Women Who Walk on Water: Working across “Race” in Women Against Fundamentalism
Women Against Fundamentalism (WAF) is a feminist organization set up by women active in the South Asian, Jewish, Irish, and Iranian communities in Britain. Its founding moment was the fatwa against Salman Rushdie in 1989, but it has gone on to raise issues relating to the oppressive aspects of religiopolitical movements in all the major religions represented in Britain. By fundamentalism, WAF does not mean religious observance, which we see as a matter of individual choice, but rather modern political movements that use religion as a basis for their attempt to win or consolidate power and extend social control. Fundamentalism appears in different and changing forms in religions throughout the world, sometimes as a state project, sometimes in opposition to the state. But at the heart of all fundamentalist agendas is the control of women’s minds and bodies. All religious fundamentalists support the patriarchal family as a central agent of control. They view women as embodying the morals and traditional values of the family and the whole community. Resisting fundamentalism means taking up issues such as reproductive rights, safeguarding and extending abortion rights, resisting enforced sterilization, and fighting violence against women. WAF does not confine the term fundamentalism to one religion, and certainly not to only British minority religions. In fact, our main political target is the privileged connection between Christianity and the state in Britain, and the divisive effects of this on all communities living here.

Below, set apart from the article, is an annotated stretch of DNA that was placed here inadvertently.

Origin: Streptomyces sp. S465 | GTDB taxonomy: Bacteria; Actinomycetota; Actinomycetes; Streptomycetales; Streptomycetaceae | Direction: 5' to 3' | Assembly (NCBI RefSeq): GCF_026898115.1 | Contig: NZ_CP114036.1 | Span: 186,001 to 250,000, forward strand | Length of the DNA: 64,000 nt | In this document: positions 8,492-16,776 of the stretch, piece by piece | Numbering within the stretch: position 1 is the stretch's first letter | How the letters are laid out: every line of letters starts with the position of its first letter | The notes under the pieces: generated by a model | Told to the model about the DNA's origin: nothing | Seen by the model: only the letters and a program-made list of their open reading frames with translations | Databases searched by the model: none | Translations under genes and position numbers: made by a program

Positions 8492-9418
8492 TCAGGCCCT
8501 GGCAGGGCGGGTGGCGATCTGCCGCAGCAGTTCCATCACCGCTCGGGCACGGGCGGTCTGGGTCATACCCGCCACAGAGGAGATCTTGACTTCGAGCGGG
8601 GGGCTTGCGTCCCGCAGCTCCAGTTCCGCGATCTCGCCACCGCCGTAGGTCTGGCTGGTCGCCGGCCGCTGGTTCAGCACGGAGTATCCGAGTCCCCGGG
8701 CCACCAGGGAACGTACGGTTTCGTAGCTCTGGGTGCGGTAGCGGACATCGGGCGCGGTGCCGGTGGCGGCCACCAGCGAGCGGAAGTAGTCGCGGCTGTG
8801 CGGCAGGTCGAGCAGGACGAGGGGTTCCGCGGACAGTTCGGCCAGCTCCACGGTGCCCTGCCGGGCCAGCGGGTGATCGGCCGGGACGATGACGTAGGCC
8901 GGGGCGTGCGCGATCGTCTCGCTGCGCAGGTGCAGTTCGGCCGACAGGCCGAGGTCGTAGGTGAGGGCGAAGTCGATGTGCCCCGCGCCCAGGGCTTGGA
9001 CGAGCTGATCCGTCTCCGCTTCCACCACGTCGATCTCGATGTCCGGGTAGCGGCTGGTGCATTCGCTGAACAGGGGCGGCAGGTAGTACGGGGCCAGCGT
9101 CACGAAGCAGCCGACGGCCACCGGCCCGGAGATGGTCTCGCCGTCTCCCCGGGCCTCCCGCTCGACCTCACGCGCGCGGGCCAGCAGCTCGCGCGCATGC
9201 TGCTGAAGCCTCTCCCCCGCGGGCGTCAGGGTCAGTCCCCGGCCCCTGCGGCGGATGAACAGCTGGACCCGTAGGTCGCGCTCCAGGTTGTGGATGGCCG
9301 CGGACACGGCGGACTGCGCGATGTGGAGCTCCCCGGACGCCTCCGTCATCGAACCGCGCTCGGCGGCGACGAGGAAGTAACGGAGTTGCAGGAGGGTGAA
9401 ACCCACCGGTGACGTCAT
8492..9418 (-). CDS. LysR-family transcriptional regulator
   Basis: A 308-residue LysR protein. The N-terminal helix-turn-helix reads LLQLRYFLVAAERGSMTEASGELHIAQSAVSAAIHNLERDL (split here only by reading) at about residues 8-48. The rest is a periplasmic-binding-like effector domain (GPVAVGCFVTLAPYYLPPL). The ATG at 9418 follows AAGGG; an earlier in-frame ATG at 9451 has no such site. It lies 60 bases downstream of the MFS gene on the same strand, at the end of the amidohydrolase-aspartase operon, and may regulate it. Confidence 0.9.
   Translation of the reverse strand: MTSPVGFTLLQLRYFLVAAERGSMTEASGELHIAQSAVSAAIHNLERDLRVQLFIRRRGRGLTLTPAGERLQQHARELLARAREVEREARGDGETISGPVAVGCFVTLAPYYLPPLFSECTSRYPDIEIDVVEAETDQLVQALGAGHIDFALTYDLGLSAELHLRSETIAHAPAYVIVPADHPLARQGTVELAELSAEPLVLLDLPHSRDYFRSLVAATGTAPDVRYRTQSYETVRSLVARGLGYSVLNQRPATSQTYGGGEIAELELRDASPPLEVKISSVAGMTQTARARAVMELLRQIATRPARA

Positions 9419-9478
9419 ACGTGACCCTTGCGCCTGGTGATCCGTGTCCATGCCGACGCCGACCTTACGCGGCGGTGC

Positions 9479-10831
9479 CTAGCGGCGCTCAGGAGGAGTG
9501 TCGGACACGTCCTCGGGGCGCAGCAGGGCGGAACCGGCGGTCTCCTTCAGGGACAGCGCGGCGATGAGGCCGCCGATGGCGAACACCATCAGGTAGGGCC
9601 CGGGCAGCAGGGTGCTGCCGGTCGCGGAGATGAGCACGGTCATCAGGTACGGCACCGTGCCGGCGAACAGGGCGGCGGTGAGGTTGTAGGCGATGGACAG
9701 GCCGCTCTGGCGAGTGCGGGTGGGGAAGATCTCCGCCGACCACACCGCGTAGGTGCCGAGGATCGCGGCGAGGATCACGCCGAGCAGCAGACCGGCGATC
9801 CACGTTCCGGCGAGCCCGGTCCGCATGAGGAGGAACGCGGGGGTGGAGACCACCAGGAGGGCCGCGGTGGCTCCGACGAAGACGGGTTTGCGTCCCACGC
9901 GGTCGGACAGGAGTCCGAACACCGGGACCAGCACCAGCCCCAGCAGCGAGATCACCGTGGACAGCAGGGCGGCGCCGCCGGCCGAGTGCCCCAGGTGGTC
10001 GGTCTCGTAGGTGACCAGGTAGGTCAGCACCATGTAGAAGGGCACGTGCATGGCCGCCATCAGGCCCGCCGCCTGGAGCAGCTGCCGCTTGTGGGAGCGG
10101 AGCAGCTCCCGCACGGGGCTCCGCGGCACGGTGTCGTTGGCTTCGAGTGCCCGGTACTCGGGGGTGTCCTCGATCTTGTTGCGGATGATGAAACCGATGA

KeywordsDomestic Violence Black Woman Asian Woman Female Genital Mutilation Battered Woman
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